Updated: Nov 30, 2022
Earlier on this year I was lucky to be invited by Gillian Higgins to be part of the team involved in filming this Autumn’s Webinar Wednesday Series of Live Lecture Demonstrations.
You can find out more about the filming days in my previous blog.
I have been waiting patiently ever since to be able to watch the final demos on screen. And finally Episode 2 – Riding from an Anatomical Perspective is here and available to watch in the Horses Inside Out Online Academy.
Having been there in person for the painting, preparation and filming of this demo, and even being in it! I knew pretty much what to expect. But it’s amazing how different things can look on camera and how much more detail you can see from the film that you can easily miss when you watch in person.
I watched the demo live when Gillian streamed it as part of Webinar Wednesdays. This gives us all as participants a chance to ask questions as the demo plays and it’s so interesting to hear the questions people think of and ask and then have the opportunity to learn even more from Gillian about something that may not be covered in it’s entirety in the demo itself.
So even though I had watched the filming of the demo in person I was still able to learn something new!
What’s also really cool about the lecture demonstration being filmed is that after the live version is aired you get a recording to watch at your leisure for the next 7 days OR you can purchase a lifetime copy from the Horses Inside Out Academy. This means you can stop, rewind and replay as much as you like which really helps with making notes or seeing things in more detail.
I feel like I could watch this demo over and over and still either learn something new each time or begin to understand something I already know about at a much deeper level.
In my previous blog I gave some examples of what Gillian had talked about that resonated with me on the day.
A few months on and watching the full demo again it was a different part of the lecture that resonated with me.
It’s so interesting to me how this can happen, I guess it depends on what is relevant to you at the particular time you watch it?
Anyways, this time my notes were all in relation to posture.
(Posture in relation to the back)
This is not a new concept to me, spending time with Gillian over the last 18 months has taught me a lot about the posture of the horse and why it is so important.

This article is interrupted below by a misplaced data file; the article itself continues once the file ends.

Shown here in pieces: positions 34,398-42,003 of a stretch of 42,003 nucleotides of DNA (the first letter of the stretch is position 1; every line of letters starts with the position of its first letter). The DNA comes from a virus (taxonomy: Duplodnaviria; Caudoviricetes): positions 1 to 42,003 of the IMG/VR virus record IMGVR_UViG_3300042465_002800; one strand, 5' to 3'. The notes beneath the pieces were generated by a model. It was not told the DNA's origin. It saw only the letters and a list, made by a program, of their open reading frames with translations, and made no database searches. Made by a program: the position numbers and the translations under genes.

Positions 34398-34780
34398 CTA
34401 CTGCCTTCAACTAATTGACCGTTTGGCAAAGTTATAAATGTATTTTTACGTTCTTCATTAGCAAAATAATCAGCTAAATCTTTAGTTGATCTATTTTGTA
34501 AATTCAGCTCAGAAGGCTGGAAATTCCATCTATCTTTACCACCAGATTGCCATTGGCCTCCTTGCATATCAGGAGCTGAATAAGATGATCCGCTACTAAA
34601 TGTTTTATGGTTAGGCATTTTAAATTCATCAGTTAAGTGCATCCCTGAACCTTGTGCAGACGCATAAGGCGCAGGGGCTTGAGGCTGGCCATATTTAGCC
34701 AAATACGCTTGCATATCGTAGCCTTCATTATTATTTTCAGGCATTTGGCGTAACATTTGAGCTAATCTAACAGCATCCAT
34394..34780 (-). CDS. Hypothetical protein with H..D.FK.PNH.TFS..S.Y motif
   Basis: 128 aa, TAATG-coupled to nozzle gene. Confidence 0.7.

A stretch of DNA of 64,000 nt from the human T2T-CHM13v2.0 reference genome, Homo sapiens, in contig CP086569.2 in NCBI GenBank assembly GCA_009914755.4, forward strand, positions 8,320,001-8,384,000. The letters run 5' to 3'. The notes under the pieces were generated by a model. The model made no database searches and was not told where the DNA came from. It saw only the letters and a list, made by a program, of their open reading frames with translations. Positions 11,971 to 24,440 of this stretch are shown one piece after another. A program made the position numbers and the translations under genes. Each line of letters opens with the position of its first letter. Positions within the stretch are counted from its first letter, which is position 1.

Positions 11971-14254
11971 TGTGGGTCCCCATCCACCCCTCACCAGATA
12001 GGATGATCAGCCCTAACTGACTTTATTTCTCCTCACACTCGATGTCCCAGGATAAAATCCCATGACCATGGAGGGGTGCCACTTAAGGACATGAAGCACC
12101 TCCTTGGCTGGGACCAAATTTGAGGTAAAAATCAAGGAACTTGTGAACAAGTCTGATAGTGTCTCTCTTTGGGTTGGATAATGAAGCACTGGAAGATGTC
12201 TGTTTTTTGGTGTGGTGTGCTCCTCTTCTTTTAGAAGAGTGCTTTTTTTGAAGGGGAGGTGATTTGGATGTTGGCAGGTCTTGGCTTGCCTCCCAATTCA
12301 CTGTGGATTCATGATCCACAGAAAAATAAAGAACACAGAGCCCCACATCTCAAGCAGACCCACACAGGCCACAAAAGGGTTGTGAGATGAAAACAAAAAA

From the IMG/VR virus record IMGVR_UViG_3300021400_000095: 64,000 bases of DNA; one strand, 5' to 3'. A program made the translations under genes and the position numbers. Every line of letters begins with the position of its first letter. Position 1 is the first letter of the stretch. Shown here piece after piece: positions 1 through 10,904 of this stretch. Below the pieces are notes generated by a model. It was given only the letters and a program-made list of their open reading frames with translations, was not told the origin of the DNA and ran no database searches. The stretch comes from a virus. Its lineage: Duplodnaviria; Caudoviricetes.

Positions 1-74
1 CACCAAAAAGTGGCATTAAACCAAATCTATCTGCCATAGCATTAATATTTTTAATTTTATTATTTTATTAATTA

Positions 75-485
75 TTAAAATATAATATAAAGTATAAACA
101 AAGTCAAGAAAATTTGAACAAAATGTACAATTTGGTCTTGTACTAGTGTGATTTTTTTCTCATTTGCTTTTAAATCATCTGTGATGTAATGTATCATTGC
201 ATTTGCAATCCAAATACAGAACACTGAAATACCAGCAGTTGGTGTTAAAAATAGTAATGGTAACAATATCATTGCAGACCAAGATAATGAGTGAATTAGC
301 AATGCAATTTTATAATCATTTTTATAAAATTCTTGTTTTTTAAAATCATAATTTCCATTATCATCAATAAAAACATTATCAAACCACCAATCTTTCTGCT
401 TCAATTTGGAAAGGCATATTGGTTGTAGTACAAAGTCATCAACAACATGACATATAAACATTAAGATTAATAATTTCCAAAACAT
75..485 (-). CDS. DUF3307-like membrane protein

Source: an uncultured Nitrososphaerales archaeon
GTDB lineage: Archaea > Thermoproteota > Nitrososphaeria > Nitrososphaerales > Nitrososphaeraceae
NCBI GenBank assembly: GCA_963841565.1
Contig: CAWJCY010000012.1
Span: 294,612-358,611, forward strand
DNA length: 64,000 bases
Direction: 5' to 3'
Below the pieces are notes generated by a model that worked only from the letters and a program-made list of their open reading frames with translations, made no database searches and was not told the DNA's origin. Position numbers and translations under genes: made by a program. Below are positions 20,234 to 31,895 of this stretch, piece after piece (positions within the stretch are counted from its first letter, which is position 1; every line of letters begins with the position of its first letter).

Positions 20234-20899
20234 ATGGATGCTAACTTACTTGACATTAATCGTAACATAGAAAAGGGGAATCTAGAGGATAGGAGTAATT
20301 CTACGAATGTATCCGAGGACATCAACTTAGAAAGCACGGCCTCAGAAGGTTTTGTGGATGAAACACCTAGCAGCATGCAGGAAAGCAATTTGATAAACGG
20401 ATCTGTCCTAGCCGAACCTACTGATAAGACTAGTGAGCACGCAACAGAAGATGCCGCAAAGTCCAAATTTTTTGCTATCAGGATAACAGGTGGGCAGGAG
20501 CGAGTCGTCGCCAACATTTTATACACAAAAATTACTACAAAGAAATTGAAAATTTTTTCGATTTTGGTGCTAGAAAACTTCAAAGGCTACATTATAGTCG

(Posture in relation to the Thoracic Sling muscles (Yes that’s me on the right!))
Gillian has a previous webinar recording that is purely based around the horse’s posture, how to recognise good and poor posture and useful exercises to help create good posture. You can find out more about that one in my previous blog.
But what I thought about more when watching this demo of horse and rider together was how the posture of the rider and the horse are related.
And how important it is for the rider to have good posture and musculoskeletal performance ‘rider fitness’ as this will directly influence the way that the horse is able to move underneath the rider.
I am an Equine Massage Therapist and regularly see how much hard work my clients put into their horse’s physical health, working on fitness, strength, symmetry, and musculoskeletal performance but then they don’t put the same thought and effort into their own.
Riding is a partnership, if you want your horse to perform to their very best you need to work on yourself too!
And this doesn’t just go for riding but mounting too. A poor mounting technique can also affect your horse’s posture and could possibly cause musculoskeletal discomfort which will lead to a lack of performance.
Gillian does a great job of demonstrating the effects of the rider on the horse in this demo. Fascinating to watch.
Another thing I loved was when Gillian talked about the importance of cardiovascular fitness for good posture.
I think a lot of people think about strengthening exercises and slow and controlled exercise, which is of course very useful. But many of the horses I see on a day to day basis simply aren’t fit enough to have good posture.
In the demo Gillian demonstrates how the canter is the only gait that gets the horse’s abdominal line and back continually shortening, lengthening and shortening again. Just like doing a bunch of sit-ups!
So we should all be getting out there and cantering our horses more and reaping the benefits 😊
I am really looking forward to next month coming around now so I can get to watch part 3 of the series ‘Dressage Dissected’ played in full and seeing what else I can learn.